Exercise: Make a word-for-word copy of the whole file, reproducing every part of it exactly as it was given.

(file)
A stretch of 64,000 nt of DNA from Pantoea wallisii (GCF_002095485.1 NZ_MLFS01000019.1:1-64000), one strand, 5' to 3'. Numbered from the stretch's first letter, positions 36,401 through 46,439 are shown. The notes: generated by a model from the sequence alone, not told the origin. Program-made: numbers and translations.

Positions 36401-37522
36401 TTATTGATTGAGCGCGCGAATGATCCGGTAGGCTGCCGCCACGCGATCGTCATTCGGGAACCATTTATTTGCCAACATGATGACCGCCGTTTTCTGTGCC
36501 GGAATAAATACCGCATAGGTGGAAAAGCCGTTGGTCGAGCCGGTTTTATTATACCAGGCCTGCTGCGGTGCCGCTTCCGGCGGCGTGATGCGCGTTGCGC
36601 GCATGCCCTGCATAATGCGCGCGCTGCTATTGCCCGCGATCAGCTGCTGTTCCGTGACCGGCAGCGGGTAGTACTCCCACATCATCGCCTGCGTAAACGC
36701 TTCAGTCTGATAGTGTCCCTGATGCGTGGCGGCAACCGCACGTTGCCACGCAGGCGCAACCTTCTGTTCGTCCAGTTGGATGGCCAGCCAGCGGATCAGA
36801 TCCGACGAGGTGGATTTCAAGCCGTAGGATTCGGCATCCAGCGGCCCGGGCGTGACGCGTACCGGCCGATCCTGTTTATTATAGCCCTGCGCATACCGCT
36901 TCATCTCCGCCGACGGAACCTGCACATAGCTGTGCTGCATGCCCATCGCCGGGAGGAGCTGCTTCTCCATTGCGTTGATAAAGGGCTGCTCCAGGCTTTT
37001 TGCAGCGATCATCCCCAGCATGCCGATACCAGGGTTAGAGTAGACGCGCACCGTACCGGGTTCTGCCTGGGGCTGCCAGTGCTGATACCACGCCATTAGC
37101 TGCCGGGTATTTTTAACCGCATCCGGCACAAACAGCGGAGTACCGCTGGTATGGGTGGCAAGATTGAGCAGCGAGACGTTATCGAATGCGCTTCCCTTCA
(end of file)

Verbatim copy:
A stretch of 64,000 nt of DNA from Pantoea wallisii (GCF_002095485.1 NZ_MLFS01000019.1:1-64000), one strand, 5' to 3'. Numbered from the stretch's first letter, positions 36,401 through 46,439 are shown. The notes: generated by a model from the sequence alone, not told the origin. Program-made: numbers and translations.

Positions 36401-37522
36401 TTATTGATTGAGCGCGCGAATGATCCGGTAGGCTGCCGCCACGCGATCGTCATTCGGGAACCATTTATTTGCCAACATGATGACCGCCGTTTTCTGTGCC
36501 GGAATAAATACCGCATAGGTGGAAAAGCCGTTGGTCGAGCCGGTTTTATTATACCAGGCCTGCTGCGGTGCCGCTTCCGGCGGCGTGATGCGCGTTGCGC
36601 GCATGCCCTGCATAATGCGCGCGCTGCTATTGCCCGCGATCAGCTGCTGTTCCGTGACCGGCAGCGGGTAGTACTCCCACATCATCGCCTGCGTAAACGC
36701 TTCAGTCTGATAGTGTCCCTGATGCGTGGCGGCAACCGCACGTTGCCACGCAGGCGCAACCTTCTGTTCGTCCAGTTGGATGGCCAGCCAGCGGATCAGA
36801 TCCGACGAGGTGGATTTCAAGCCGTAGGATTCGGCATCCAGCGGCCCGGGCGTGACGCGTACCGGCCGATCCTGTTTATTATAGCCCTGCGCATACCGCT
36901 TCATCTCCGCCGACGGAACCTGCACATAGCTGTGCTGCATGCCCATCGCCGGGAGGAGCTGCTTCTCCATTGCGTTGATAAAGGGCTGCTCCAGGCTTTT
37001 TGCAGCGATCATCCCCAGCATGCCGATACCAGGGTTAGAGTAGACGCGCACCGTACCGGGTTCTGCCTGGGGCTGCCAGTGCTGATACCACGCCATTAGC
37101 TGCCGGGTATTTTTAACCGCATCCGGCACAAACAGCGGAGTACCGCTGGTATGGGTGGCAAGATTGAGCAGCGAGACGTTATCGAATGCGCTTCCCTTCA